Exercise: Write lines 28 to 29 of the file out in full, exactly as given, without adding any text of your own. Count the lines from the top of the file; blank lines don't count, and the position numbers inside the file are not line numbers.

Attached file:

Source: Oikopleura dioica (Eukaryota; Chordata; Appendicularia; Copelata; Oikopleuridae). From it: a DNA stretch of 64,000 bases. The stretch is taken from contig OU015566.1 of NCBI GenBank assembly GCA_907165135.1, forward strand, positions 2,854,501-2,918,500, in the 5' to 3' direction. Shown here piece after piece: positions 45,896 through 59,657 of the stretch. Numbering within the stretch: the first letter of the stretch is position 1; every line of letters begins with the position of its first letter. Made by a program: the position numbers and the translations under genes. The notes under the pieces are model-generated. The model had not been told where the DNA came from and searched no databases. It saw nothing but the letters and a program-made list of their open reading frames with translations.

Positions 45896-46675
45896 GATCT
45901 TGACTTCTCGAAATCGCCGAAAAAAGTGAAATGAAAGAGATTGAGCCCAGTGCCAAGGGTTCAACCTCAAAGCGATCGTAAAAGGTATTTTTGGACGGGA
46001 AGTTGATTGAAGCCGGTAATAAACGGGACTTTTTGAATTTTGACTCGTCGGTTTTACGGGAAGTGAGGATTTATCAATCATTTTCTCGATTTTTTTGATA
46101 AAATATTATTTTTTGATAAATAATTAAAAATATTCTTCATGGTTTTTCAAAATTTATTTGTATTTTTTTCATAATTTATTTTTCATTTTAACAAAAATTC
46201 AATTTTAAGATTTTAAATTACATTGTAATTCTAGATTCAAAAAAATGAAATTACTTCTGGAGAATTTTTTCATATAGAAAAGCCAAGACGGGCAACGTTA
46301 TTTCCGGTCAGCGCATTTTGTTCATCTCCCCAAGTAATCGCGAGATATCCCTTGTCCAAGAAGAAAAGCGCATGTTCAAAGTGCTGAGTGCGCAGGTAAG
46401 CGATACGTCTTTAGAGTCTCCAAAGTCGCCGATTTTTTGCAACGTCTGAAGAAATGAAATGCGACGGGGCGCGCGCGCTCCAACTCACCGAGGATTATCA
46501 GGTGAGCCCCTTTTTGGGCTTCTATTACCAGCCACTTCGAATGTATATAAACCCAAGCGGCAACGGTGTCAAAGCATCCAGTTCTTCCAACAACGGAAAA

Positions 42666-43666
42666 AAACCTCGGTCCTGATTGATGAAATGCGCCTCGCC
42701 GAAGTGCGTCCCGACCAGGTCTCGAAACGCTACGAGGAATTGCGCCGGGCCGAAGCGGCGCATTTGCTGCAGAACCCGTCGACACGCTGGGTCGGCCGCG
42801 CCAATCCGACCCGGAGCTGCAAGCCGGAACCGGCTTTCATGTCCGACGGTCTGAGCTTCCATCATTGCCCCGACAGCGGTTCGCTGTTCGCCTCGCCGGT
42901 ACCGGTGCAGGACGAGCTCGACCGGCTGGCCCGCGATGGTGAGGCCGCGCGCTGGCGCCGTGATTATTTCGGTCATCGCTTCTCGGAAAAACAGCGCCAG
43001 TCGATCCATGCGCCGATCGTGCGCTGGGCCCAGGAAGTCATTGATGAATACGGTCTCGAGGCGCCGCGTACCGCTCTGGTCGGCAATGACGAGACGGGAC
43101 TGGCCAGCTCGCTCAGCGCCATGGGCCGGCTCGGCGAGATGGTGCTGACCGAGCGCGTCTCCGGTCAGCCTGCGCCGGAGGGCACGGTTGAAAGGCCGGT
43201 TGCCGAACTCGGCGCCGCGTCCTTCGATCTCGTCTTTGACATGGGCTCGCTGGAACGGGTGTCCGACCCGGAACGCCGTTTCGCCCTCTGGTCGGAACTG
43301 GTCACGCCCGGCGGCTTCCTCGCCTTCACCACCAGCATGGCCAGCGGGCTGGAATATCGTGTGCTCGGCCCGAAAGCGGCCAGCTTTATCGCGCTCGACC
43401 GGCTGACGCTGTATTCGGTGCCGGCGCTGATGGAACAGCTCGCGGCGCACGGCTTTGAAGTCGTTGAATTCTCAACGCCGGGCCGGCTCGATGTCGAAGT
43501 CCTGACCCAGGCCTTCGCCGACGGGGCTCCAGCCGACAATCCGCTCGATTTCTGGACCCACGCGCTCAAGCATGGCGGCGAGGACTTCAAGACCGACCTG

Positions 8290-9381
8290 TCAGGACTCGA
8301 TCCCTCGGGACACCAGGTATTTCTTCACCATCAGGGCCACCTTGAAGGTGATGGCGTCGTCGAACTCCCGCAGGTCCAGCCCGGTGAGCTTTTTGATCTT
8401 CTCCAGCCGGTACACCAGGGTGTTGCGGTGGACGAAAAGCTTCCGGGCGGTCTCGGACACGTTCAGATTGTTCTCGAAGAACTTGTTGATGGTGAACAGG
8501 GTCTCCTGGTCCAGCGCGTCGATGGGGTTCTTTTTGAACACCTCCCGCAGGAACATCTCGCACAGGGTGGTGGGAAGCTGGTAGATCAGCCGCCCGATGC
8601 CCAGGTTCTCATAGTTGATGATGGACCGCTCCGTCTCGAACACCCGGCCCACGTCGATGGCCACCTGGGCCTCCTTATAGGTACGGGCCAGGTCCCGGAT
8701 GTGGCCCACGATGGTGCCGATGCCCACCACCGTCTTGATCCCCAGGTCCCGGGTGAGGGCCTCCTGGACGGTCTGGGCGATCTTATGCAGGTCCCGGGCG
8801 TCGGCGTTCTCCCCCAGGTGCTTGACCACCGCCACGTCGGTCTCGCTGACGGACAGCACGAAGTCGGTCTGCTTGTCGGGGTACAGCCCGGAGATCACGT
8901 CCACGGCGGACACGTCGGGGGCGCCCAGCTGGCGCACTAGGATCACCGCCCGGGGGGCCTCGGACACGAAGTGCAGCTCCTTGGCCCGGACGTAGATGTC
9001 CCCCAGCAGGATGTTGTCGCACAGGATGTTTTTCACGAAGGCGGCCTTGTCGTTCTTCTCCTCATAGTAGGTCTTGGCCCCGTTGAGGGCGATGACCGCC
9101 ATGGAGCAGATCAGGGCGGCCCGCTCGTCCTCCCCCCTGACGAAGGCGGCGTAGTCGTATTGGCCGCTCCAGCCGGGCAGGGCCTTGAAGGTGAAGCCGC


8701 GTGGCCCACGATGGTGCCGATGCCCACCACCGTCTTGATCCCCAGGTCCCGGGTGAGGGCCTCCTGGACGGTCTGGGCGATCTTATGCAGGTCCCGGGCG
8801 TCGGCGTTCTCCCCCAGGTGCTTGACCACCGCCACGTCGGTCTCGCTGACGGACAGCACGAAGTCGGTCTGCTTGTCGGGGTACAGCCCGGAGATCACGT